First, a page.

Tuesday, January 13, 2009

Quote of the Day

"It's so sad. I mean, she's, like, a single mother with kids!"

- Standing in line at a store on New Year's Eve, I overheard two college-somethings talking. Apparently, we now need our youth to fill us in on whether or not single mothers have children.

Wednesday, December 10, 2008

A Little Noise

Last night, my husband and I heard an odd little noise coming from our basement. He went down to investigate, but found nothing. A short while later, I went back into the basement and pinpointed where the small, almost electric noise was coming from: the rafters. Worried that it was an electrical problem (and quickly formulating a plan to take the kids over to my parents' house, as the last thing I needed was for the wiring to go goofy and start a fire), I brought my husband downstairs to take a look, flashlight in hand.

That's when he realized what it was: a bat. Somehow, this little thing had gotten wedged up into the boards on the ceiling and was squealing away at us. I was a bit torn. I couldn't bring myself to order my husband to kill it (nor would I think that he would have). I've always thought that bats are cute. They're also beneficial to the environment, and, most importantly, they are living, breathing mammals that do nothing wrong other than exist. All this Dracula crap has given them a bad rap. That being said, bats are known to carry rabies, and with two small children and a cat in the house, I couldn't in good conscience do nothing. Under normal conditions, I would have said, "Oh, how sweet, we have a bat living with us!" and let our guest stay the winter, as I hate kicking things out in the cold, but if there was the chance of a disease, I couldn't risk exposing my kids to it. My husband didn't want to play liberator because he didn't want to chance being bitten and having to go to the hospital for a series of rabies shots -- can't say that I blame him. We were stuck between a rock and a hard place (aka my rafter).

So, we approached it the mature way: we moved the cat's litter box upstairs, left the lights on (to give the little guy or girl the idea that this was NOT where he or she wanted to be), and then closed the basement door, blocking it with a blanket and opting to call the manager of our complex to come to the townhouse to have someone remove it without killing it. I was worried that we were torturing the poor thing with the light, but my husband assured me that we were doing the right thing, as it would have been far more cruel to not give him or her incentive to leave (especially if stuck). We then worried that the bat was stuck, and would possibly starve to death. Then my husband let me in on a little tid bit: this is the season that bats nest. This changed the game for me considerably. It's one thing to have a singular animal die; it's something different to have a pregnant mother die. It somehow seems worse. I went to sleep with a heavy heart, hoping that things would be better in the morning.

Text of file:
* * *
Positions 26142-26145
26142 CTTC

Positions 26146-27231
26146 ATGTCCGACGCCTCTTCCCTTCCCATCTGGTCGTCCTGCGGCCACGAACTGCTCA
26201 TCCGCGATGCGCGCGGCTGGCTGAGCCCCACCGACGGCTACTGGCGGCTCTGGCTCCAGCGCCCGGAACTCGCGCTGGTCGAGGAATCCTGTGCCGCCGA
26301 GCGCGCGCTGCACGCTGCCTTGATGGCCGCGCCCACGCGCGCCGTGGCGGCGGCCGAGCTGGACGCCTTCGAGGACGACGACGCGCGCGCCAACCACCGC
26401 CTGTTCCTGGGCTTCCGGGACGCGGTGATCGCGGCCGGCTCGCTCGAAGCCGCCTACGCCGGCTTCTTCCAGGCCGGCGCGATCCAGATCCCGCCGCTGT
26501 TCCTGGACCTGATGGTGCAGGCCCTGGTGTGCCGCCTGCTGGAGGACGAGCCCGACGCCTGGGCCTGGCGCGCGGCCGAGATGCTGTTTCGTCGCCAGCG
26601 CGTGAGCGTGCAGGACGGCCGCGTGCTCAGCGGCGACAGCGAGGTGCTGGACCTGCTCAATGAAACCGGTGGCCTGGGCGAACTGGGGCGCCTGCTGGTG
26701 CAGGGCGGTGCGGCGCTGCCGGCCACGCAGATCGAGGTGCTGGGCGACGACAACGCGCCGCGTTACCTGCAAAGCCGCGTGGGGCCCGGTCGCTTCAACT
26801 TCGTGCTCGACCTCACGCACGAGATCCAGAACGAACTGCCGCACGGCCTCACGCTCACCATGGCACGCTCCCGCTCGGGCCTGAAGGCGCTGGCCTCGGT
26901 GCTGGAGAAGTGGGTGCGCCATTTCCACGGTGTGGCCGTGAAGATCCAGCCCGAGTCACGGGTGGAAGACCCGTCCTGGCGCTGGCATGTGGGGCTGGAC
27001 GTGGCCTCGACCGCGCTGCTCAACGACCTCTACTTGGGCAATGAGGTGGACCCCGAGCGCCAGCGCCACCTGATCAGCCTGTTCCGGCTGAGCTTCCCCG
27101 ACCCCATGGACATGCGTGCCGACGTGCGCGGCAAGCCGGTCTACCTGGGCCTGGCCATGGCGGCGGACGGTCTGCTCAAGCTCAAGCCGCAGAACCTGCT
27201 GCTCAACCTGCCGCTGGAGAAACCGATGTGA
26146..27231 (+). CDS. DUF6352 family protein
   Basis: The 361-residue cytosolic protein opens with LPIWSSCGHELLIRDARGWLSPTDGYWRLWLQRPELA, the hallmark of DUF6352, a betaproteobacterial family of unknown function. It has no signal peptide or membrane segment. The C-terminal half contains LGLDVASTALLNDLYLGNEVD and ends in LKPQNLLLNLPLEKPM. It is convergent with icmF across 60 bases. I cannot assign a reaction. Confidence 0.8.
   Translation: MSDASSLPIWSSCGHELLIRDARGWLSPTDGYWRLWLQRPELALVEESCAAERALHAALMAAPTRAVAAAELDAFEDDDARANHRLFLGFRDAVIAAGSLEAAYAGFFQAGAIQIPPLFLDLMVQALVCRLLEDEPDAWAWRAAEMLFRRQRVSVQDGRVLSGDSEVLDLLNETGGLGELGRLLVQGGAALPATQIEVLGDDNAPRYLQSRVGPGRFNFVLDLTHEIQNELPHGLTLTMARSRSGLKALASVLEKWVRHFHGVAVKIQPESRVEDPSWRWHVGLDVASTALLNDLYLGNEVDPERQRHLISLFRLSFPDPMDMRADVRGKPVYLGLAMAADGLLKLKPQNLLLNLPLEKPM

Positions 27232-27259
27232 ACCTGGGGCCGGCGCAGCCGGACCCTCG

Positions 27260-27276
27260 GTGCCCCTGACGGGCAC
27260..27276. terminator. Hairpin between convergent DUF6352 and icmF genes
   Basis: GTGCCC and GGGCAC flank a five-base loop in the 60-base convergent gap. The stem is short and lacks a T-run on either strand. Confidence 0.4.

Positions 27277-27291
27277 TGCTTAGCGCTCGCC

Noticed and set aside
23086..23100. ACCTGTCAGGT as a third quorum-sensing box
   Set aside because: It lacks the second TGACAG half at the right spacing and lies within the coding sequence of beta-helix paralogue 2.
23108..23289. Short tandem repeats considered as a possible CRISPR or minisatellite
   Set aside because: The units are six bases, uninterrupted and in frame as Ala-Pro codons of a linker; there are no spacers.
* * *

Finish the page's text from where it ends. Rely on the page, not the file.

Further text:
Jeremy checked in our guest that morning. The bat wasn't moving. He banged on the boards and put the flashlight on it. Nothing. The outlook didn't look good. I held out hope that it was just sleeping. Jeremy stayed home while our nanny watched the kids so that he could wrangle everything. The exterminator gave us a double dose of good news: not only was the bat alive, but he couldn't kill it (apparently, humane societies like bats to be saved because they're so good for the environment). In fact, our bat was actually two bats -- we had a mating pair staying with us, building their nest for the arrival of babies in the spring. According to the exterminator, we had two good things going for us: 1.) we had caught this in time, as we would have had a slew of problems if we had discovered this in a few months (such as insect infestation and multiple bats flying in and out of the house, and taking them out would have resulted in a crew having to rip out the entire rafter section of our basement), and 2.) it was just the two, not an entire roost. We simply had a happy couple that decided that our townhouse basement would be a great place to start a family. It sounds cheesy, but it's a parallel for how our friends have defined our home: warm and caring. It's nice to see that the animal kingdom thinks so as well.

In the end, the exterminator quickly removed the two bats (who apparently squealed like crazy when disturbed) and took them away. I feel much better knowing that they're going someplace safe and warm to wait out the winter and build their nest. It's nice to know that they won't be taken away to be killed, but that they and their babies will get to thrive. No, we didn't kill them. And I'm damn proud of that. So ends the Saga of the Bat.

Thursday, December 4, 2008

Quote of the Day

"Men are like light bulbs: you just keep screwing until one of them works." -- Swingtown

(Couldn't resist -- I laughed my ass off when I heard that.)

Sunday, November 30, 2008

A Chipmunk's Christmas

My husband and I are horrible, horrible people.

We decided to show the girls Alvin and the Chipmunks Chipmunks' Christmas today. Let me preface this with some back story: I ADORE this movie. I have watched it since childhood. It came out in 1981; as I was born in 1980, I have quite literally grown up with this movie. My dad had the soundtrack to it on cassette, and he used to play it to my brother and I during the Christmas season (this was a bargaining chip -- if we didn't do our chores or if we were fighting in the backseat, we didn't get to listen to it; smart parenting on my dad's behalf). We broke this tape from continual play. However, it fell by the wayside as I entered into my teenage years, and it has now resurfaced with the advent of my own two children thus far.